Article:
As we celebrate 75 years of the National Health Service, it is difficult to imagine a time without it.

It's almost as challenging to believe that, on the day of its establishment, the new NHS didn't make the main headlines.

In its July 5, 1948, edition, the Bournemouth Echo was more concerned about events in besieged Berlin and the cold summer - the coolest in 26 years.

However, the Echo included the news that because of the nationalisation of the hospitals, the Winton, Moordown and Cornelia Hospital (Poole Hospital) fundraising schemes had been closed after raising £30,000 over ten years.

Two days earlier, in the newspaper of Saturday July 3, the Echo read: “On Monday a new National Health Service comes into force. There will, however, be some delay before all its provisions can be put into full working order.”

Bournemouth Echo: Bournemouth Daily Echo front page from July 2 1948 : History of the NHS.

And there was much scepticism about whether or not the new system would work. “It will have to be cranked, and a positive effort made by every man and woman concerned.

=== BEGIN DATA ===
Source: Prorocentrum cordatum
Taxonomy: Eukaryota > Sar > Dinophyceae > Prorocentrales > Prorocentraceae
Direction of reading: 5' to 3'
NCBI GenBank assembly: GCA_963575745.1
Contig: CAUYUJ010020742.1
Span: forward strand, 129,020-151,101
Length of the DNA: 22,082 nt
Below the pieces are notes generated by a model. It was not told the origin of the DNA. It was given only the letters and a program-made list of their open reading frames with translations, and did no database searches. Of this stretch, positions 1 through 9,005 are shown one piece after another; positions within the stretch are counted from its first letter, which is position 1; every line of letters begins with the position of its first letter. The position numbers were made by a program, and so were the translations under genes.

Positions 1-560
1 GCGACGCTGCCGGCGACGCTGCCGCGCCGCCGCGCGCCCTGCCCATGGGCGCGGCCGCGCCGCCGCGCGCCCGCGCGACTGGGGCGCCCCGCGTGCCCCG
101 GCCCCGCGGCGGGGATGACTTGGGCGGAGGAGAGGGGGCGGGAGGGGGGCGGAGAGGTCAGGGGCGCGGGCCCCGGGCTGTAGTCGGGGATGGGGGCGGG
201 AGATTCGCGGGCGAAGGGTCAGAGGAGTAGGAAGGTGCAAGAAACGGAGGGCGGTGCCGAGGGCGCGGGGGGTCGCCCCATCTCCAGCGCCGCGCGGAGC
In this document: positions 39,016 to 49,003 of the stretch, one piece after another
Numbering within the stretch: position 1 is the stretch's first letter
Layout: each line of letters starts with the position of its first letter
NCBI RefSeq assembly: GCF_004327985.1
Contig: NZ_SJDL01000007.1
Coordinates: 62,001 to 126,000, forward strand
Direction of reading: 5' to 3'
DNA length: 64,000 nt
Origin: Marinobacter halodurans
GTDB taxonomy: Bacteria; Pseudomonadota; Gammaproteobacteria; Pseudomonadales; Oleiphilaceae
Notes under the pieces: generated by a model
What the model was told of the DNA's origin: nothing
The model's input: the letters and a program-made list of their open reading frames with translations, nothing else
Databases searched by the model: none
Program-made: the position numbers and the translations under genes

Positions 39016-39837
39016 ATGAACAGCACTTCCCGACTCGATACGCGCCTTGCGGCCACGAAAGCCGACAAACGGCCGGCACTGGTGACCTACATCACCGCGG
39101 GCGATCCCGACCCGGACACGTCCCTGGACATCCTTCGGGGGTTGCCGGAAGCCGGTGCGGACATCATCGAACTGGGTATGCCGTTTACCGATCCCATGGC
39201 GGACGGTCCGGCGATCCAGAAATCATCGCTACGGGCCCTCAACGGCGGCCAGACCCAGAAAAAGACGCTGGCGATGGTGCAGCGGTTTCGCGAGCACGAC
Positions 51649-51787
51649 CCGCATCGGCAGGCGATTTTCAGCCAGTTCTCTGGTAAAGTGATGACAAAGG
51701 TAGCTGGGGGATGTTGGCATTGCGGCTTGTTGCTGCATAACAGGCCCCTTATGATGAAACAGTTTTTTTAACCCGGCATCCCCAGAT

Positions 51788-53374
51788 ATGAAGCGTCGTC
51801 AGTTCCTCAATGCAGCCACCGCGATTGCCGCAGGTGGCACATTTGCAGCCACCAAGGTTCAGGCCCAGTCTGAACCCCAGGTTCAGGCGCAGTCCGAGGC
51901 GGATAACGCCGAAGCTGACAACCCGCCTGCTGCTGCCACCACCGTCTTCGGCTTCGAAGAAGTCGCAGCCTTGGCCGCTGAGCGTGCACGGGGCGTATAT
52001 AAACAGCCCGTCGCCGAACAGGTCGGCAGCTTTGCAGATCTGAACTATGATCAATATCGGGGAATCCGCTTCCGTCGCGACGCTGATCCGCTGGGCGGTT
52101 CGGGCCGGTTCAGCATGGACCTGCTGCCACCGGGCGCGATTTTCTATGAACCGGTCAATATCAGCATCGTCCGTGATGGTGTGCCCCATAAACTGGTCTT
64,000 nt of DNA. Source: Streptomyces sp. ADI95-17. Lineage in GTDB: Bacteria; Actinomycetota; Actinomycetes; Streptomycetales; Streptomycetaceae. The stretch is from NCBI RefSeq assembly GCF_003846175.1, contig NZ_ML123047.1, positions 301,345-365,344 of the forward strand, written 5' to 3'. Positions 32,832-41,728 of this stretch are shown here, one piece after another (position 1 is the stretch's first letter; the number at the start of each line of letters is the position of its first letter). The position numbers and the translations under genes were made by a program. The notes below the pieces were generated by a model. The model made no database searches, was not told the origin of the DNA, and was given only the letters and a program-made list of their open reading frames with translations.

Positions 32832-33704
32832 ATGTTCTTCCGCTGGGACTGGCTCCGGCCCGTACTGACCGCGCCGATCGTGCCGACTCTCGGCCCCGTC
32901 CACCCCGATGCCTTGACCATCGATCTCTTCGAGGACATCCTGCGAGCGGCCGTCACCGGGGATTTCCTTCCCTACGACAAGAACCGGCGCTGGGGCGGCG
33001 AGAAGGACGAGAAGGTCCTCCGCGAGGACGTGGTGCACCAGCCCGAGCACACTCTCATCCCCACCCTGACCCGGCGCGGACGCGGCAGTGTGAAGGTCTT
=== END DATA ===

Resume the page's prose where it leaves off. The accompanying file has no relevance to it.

“In the past our hospitals have relied on a combination of paid and voluntary service to see them through. The system has worked well and must not be allowed to collapse. The new service cannot succeed if the old and tested system of collaboration is allowed to lapse.”

Ironically, on the very same page was a report regarding the opening of the new, much-needed 32-bed ward at the Royal Victoria and West Hants Hospital. “The shortage of beds had for a long time caused considerable anxiety to the board of management,” it read.

Bournemouth Echo: A slightly lukewarm reception for the new NHS - our leader column Bournemouth July 3 1948

Although vast numbers of dentists had initially refused to join the NHS, many other professionals did - by Wednesday July 7 128 Bournemouth area doctors had joined with 18 dentists.

And we reported talks about converting the old US hospital at St Leonards for the NHS.

During just its first week, the minds of the people and professionals were slowly changing as a bright new future for healthcare began to dawn.